The Jets were caught videotaping at Gillette Stadium last season and the Patriots had that New York employee removed from the area, according to published reports Wednesday. Jets coach Eric Mangini said his team received permission to film behind both end zones during the playoff game in January.
"We taped the game is what we taped, and we taped end-zone copy of the game, and we tape a double-end zone, which is standard operating procedure for us," Mangini said Wednesday. "We request that every single road game, and it's usually granted if physically it's possible. And when people request it from us, we do the same thing: We grant it."
Mangini maintained the Jets did nothing wrong and had filmed at New England during the regular season without incident. It was nothing like what the Patriots did earlier this season, when a New England employee was caught taping New York's defensive signals and punished by the league.
"We do it every time we go on the road," Mangini repeated. "We ask for permission to do it. It's within the league rules, and when people ask us to do it, we grant it, as well."
When asked why the Patriots stopped the Jets if they had already given them permission, Mangini just shrugged.
"I don't know," he said. "Really, it just was what it was. We had asked for permission, it was granted and then that changed, and we respect their decision. It's their stadium."
Mangini was also asked if the Jets were, at all, taping the Patriots' defensive signals.
"No," Mangini said.
He was then asked if the Patriots requested similar permission to have someone taping at various angles or end-zone angles. Again, Mangini replied simply: "No."
The Jets have not asked the undefeated Patriots if they can film from the end zones this Sunday at Foxborough.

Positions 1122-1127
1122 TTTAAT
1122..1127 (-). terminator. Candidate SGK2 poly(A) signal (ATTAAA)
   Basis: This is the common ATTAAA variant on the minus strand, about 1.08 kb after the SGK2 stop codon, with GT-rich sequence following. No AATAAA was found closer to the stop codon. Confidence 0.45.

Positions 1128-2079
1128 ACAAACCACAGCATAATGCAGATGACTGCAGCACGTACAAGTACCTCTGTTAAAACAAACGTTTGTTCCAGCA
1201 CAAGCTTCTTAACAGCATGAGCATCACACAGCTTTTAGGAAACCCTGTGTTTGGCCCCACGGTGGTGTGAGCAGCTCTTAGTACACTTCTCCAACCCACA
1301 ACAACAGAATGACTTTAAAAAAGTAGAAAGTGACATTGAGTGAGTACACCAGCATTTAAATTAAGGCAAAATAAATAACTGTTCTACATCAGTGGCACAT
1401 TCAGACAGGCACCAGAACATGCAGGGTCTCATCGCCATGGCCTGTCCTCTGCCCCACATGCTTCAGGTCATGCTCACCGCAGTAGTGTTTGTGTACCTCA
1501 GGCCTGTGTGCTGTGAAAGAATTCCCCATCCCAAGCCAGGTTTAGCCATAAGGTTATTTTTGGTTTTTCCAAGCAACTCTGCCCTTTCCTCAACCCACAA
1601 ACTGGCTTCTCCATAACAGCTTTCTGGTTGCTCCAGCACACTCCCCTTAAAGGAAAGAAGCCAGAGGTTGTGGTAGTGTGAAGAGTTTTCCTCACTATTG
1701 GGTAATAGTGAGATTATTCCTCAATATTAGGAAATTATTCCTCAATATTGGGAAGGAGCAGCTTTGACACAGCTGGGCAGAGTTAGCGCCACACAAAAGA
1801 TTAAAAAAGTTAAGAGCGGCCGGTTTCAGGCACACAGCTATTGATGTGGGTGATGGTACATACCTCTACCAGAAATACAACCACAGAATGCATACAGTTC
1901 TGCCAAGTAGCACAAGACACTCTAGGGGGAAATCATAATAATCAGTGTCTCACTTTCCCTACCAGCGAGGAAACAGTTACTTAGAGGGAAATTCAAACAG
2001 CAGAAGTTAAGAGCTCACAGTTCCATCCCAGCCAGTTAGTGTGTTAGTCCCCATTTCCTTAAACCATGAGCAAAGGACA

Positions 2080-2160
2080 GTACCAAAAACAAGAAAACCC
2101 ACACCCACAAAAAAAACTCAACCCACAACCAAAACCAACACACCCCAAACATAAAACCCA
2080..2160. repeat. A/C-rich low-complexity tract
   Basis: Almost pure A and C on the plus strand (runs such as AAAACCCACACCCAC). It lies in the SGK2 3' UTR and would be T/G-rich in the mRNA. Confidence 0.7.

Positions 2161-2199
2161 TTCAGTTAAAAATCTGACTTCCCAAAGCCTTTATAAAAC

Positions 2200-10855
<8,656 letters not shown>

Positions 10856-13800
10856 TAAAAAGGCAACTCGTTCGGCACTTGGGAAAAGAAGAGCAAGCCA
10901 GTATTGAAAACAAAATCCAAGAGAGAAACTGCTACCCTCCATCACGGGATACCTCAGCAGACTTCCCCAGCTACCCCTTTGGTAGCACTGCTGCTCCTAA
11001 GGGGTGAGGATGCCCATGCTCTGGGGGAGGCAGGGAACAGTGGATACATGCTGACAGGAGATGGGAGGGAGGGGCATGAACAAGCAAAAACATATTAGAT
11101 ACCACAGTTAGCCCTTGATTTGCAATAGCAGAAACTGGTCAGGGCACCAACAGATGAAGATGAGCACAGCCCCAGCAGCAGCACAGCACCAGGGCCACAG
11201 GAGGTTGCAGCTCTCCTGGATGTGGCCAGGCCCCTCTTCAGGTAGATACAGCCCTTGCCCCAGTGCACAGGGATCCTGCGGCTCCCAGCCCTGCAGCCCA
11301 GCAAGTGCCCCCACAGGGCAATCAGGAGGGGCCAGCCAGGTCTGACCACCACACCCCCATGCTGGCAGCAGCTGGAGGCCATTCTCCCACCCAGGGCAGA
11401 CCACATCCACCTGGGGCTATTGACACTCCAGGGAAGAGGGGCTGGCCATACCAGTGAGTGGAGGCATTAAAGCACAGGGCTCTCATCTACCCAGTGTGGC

"Just didn't look to get permission," Mangini said. "Didn't think it would be granted."
New England coach Bill Belichick refused to address the situation during his news conference with Patriots reporters.
"There's a lot of things that have happened in the past," Belichick said. "Really, the past is in the past."
Patriots players were also staying away from the issue, much as they did when Pittsburgh's Anthony Smith guaranteed a victory over New England last week.
"It just doesn't matter. Who cares?" safety Rodney Harrison said. "It has no impact whatsoever, just like when Smith made his comments. It has no impact. The game isn't won or lost through the media Monday through Saturday. It's won or lost on Sunday, 1 o'clock. It's whoever makes more plays."
This is just the latest in the long-running rivalry between the teams. After helping Belichick and the Patriots win three Super Bowls as a defensive assistant, Mangini left to become coach of the Jets. The relationship between the two has been frosty since.
Things got even chillier after a Patriots video assistant was caught taping from the sidelines during their game against the Jets in Week 1, a move some speculated fueled New England's drive to perfection. The NFL punished the Patriots by taking away their first-round draft pick, fined them $250,000 and fined Belichick another $500,000.
A league rule prohibits teams from using a video camera on the sidelines for any purpose. In the Jets' case, they were filming from the end zone. The Jets film from both end zones during practice, a common procedure used by NFL teams.
"When you practice, anytime you practice, you try to shoot the unit from the sideline and then from the end zone behind them, so that you can see hand placement, fits, that type of thing," Mangini said. "That's how you watch practice every day. That's how you evaluate practice every day. And it's the same thing with games. You like to have that same copy because, really, that's just an extension of the evaluation."
Mangini was unsure how many teams have asked for similar permission from New York but said the Jets have granted it to those that have. He also said the Jets have not been turned down by any teams this season.
"It's usually just a function of whether there's a location that we can do it from or not," he said. "It's a pretty common courtesy."